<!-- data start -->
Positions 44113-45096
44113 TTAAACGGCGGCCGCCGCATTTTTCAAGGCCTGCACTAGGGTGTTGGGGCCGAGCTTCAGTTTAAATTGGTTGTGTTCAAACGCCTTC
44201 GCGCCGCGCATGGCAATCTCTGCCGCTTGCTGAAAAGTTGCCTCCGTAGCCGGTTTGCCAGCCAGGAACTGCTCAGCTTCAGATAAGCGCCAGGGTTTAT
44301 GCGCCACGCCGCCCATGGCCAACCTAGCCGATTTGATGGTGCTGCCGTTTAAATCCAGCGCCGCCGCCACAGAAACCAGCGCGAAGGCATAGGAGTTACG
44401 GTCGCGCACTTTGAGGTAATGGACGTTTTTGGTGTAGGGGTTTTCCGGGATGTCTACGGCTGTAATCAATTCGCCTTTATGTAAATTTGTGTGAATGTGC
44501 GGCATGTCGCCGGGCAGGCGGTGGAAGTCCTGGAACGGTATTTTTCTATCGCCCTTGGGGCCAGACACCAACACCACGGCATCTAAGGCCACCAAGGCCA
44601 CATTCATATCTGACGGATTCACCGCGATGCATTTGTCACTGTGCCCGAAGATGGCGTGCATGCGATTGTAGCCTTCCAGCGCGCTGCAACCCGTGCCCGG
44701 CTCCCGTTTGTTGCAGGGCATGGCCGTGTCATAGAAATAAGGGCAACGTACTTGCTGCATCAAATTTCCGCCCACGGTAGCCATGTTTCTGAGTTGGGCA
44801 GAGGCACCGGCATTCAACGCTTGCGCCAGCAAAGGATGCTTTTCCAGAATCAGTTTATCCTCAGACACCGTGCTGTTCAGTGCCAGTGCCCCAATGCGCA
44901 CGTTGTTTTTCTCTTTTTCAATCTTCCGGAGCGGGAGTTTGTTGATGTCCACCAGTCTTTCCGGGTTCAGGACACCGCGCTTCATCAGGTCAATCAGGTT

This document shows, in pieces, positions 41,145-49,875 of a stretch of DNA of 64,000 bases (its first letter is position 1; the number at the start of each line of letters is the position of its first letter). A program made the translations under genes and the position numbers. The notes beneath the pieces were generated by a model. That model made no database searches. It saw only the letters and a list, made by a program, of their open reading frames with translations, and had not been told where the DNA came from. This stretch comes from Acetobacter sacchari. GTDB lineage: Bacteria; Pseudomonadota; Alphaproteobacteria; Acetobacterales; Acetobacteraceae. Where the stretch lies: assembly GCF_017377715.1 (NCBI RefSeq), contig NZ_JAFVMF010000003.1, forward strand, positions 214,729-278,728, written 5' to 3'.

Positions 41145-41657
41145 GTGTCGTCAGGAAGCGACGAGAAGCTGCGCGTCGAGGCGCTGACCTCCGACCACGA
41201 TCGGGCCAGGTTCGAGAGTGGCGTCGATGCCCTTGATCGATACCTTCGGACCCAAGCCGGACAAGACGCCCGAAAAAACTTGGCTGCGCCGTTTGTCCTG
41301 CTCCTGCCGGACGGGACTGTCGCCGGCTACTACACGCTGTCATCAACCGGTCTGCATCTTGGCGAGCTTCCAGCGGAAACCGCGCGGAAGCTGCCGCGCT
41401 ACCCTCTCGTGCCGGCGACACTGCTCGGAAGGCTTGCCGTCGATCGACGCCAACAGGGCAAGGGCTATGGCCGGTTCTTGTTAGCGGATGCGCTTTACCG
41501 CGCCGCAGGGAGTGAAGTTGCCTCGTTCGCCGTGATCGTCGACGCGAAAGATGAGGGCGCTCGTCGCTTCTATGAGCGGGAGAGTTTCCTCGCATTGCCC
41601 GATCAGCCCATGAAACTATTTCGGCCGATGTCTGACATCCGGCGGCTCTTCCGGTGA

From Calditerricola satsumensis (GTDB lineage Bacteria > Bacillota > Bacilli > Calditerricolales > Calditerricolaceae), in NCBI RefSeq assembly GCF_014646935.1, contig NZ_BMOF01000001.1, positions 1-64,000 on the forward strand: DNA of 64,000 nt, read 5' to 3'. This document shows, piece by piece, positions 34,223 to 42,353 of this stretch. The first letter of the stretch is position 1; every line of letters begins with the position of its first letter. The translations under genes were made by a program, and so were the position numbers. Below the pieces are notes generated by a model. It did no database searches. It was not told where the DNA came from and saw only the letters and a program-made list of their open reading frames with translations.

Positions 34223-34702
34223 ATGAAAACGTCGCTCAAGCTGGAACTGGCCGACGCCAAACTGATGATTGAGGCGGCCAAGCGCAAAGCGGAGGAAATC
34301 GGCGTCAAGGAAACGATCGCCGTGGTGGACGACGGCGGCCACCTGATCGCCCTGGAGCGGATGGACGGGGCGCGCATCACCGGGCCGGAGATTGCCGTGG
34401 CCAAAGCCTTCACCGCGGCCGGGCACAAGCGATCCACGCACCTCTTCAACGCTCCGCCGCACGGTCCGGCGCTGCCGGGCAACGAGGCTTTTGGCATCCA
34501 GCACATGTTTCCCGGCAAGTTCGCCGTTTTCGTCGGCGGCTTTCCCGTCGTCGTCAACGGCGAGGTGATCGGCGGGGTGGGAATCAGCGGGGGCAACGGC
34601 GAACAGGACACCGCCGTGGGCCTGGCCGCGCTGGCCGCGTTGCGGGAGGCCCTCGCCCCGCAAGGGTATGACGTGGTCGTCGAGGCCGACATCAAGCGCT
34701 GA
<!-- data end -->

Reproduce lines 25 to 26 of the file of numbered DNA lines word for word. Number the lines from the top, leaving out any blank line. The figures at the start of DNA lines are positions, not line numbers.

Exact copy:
34601 GAACAGGACACCGCCGTGGGCCTGGCCGCGCTGGCCGCGTTGCGGGAGGCCCTCGCCCCGCAAGGGTATGACGTGGTCGTCGAGGCCGACATCAAGCGCT
34701 GA